International Day for Countering Hate Speech: Sanctions imposed over talk show Bujica, NGO Vigilare

NEWS 18.06.202415:10 0 komentara
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This year, the Electronic Media Council (VEM) investigated 36 cases of possible hate speech and incitement to discrimination and penalised broadcasters Z1 and STV for broadcasting the Ustasha salute and the association Vigilare for incitement to discrimination based on gender identity. Pročitaj više

In the run-up to the International Day for Countering Hate Speech, which is celebrated on 18 June, VEM reported that there was no increase in hate speech in 2023, i.e. a greater erosion of human rights and an increase in discrimination in the media.

This refers to most of last year, while in December 2023, broadcasters Z1 and STV aired the political programme Bujica, in which the salute of the Croatian Ustasha regime, allied with the Nazis in World War II, was used by a viewer without any intervention and at the instigation of the presenter Velimir Bujanec, and vigilare.com published an article entitled “Scandalous: A crèche run by two lesbians”.

The media supervisory authority announced that the two cases were being processed and the two media service providers were penalised with a four-hour broadcasting ban (Z1 and STV) and a warning, followed by a report to the criminal prosecution authorities (Vigilare).

Hate speech often remains invisible and is not reported

“The VEM has thus sent out the message that it does not tolerate incitement to hatred or any form of discrimination. Apart from these three cases, there were no violations of the relevant law that could be classified as hate speech in 2023 and the first half of 2024, despite the super election year when political passions were running high,” VEM President Josip Popovac told the Croatian news agency Hina.

According to the VEM, most of the cases investigated concerned electronic publications (27), while nine cases related to television stations. There were no complaints from citizens or institutions about discrimination or hate speech in relation to radio stations, VEM said.

Even though VEM says that there has been no significant increase in hate speech, at least not in the media, the non-governmental organisation Human Rights House claims otherwise.

“Hate speech often remains invisible because victims rarely report it, even though it can have lasting and serious consequences. This is recognised as the problem of under-reporting, i.e. the awareness that reported cases represent only a small proportion of actual cases,” says the NGO, which, together with other NGOs, drew up an action plan to combat hate speech in February this year.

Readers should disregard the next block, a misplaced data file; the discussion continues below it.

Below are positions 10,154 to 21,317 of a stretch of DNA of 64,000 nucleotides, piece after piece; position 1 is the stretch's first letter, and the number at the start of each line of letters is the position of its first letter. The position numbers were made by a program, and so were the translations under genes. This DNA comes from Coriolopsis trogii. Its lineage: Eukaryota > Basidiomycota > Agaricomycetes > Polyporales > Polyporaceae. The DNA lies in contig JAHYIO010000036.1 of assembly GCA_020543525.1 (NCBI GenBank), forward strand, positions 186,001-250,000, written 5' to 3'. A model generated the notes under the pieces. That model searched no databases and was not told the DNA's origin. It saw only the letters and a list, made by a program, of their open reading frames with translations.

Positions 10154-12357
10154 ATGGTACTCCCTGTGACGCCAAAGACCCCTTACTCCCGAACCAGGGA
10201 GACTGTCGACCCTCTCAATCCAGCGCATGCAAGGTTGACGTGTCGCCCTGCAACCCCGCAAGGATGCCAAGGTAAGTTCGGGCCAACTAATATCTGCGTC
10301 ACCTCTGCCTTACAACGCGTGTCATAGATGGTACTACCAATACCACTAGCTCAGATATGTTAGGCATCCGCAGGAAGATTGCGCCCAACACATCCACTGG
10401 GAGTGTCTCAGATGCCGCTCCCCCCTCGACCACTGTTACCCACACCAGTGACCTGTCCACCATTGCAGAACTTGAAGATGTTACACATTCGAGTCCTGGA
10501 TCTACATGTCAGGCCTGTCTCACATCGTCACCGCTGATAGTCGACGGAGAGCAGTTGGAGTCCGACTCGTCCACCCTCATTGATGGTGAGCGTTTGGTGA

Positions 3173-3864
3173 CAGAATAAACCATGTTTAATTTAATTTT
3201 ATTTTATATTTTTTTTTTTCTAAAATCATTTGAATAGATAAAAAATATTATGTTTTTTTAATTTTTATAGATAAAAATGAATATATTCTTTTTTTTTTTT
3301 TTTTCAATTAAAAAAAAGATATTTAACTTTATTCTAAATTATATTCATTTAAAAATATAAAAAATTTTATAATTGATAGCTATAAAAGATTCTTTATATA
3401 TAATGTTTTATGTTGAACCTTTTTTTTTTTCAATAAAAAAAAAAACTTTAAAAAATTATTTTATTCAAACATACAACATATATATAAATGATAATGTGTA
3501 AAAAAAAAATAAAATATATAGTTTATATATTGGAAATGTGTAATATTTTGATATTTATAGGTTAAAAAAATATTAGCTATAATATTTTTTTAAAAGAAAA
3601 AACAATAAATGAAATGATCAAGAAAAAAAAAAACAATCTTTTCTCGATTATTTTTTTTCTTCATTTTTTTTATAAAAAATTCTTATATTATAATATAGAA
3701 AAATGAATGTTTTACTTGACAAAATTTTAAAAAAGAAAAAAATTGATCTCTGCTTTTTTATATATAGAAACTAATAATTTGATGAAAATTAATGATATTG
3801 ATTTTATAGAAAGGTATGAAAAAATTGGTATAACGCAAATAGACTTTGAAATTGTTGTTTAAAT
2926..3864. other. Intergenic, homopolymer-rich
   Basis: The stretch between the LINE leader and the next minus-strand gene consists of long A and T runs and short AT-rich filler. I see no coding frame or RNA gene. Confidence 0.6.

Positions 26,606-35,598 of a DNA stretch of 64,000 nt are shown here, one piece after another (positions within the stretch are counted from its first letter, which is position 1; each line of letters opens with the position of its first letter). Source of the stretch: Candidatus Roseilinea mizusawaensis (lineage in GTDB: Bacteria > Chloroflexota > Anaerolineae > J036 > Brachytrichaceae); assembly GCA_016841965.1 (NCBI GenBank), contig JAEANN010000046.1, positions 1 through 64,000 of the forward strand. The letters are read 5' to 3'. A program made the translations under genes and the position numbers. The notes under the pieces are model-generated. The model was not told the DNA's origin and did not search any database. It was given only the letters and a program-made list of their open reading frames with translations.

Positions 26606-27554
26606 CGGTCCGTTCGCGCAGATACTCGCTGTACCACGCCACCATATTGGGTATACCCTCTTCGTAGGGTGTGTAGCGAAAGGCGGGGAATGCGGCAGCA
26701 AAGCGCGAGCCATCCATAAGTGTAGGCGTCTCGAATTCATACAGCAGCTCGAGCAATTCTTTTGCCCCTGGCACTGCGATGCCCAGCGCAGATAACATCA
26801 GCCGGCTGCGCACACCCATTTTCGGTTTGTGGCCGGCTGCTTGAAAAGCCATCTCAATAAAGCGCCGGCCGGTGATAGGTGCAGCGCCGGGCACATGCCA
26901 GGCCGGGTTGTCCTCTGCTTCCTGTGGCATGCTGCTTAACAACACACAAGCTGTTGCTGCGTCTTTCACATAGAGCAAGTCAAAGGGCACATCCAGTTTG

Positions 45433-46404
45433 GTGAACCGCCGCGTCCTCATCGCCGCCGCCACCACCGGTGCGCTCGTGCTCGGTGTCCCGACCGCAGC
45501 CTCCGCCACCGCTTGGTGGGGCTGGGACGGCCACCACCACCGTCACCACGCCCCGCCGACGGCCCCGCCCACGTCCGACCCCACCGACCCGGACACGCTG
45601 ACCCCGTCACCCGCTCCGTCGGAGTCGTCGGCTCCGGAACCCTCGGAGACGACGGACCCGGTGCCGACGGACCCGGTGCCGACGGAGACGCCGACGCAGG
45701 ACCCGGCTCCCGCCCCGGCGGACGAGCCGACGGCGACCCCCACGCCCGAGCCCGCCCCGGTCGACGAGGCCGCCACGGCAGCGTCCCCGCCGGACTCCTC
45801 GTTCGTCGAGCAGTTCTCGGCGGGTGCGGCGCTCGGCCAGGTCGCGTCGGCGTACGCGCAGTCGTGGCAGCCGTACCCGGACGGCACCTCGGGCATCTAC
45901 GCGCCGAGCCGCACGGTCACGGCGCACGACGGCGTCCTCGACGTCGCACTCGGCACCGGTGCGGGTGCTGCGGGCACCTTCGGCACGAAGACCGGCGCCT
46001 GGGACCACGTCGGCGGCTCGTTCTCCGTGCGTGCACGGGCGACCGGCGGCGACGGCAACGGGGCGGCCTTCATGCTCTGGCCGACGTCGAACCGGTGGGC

The Human Rights House says that the latest research shows a higher frequency of hate speech, especially in the digital environment, and that this is often due to current developments, such as the increasing number of foreign workers from third countries living and working in Croatia.

Hate speech comes from people with social influence

It notes that given the public discourse, unacceptable forms of communication have been further normalised among citizens themselves, as evidenced by reader comments on web portals. Nevertheless, the most dangerous form of hate speech comes from public figures, according to the NGO.

“The hate speech that has the greatest reach comes from people with social influence – politicians, journalists and sportspeople. It is very important to publicly condemn such statements… and prosecute such cases, as well as impose restrictions on the media through regulatory bodies and codes of ethics,” says the Human Rights House.

The Croatian Journalists’ Association (HND) warns of further dangers hidden in statements made by public figures, especially politicians.

“The Domovinski pokret party has the freedom to say that the weekly Novosti should not be financed from the budget because it believes that the weekly should be ghettoised and does not write about Croatian reality. This is not hate speech in itself, but it is the kind of speech that triggered numerous anonymous threats that arrived at the HND, both against Novosti journalists and against the HND itself…”

Media as an “axis of evil”

HND also warns against Stephen Nikola Bartulica, a Croatian member of the European Parliament, who “instead of giving answers to concrete questions, accuses journalists of waging a campaign against him and harassing his family, which is a blatant falsehood.”

Bartulica and politicians like him are fuelling hatred against reporters with their statements, says the HND.

“Our politicians… should choose their words more carefully, because inappropriate rhetoric that can incite hatred seems to come mostly from them, as the ombudswoman notes in her human rights report for 2023,” the HND says.

“Perhaps it is illusory to expect our politicians to condemn such calls for the lynching of reporters, especially since they themselves have a habit of naming them, but we believe that a clear and unambiguous message that such behaviour is punishable would help reduce the number of such offences. Prime Minister Andrej Plenkovic, for example, has commented on the threats against the weekly Nacional, in which the weekly was labelled an ‘axis of evil’, a term the Prime Minister himself reportedly used to describe Telegram, Nacional, Index, 24 sata and N1 at a meeting behind closed doors. The minister responsible (for culture and media) has not yet commented on the matter,” according to HND.

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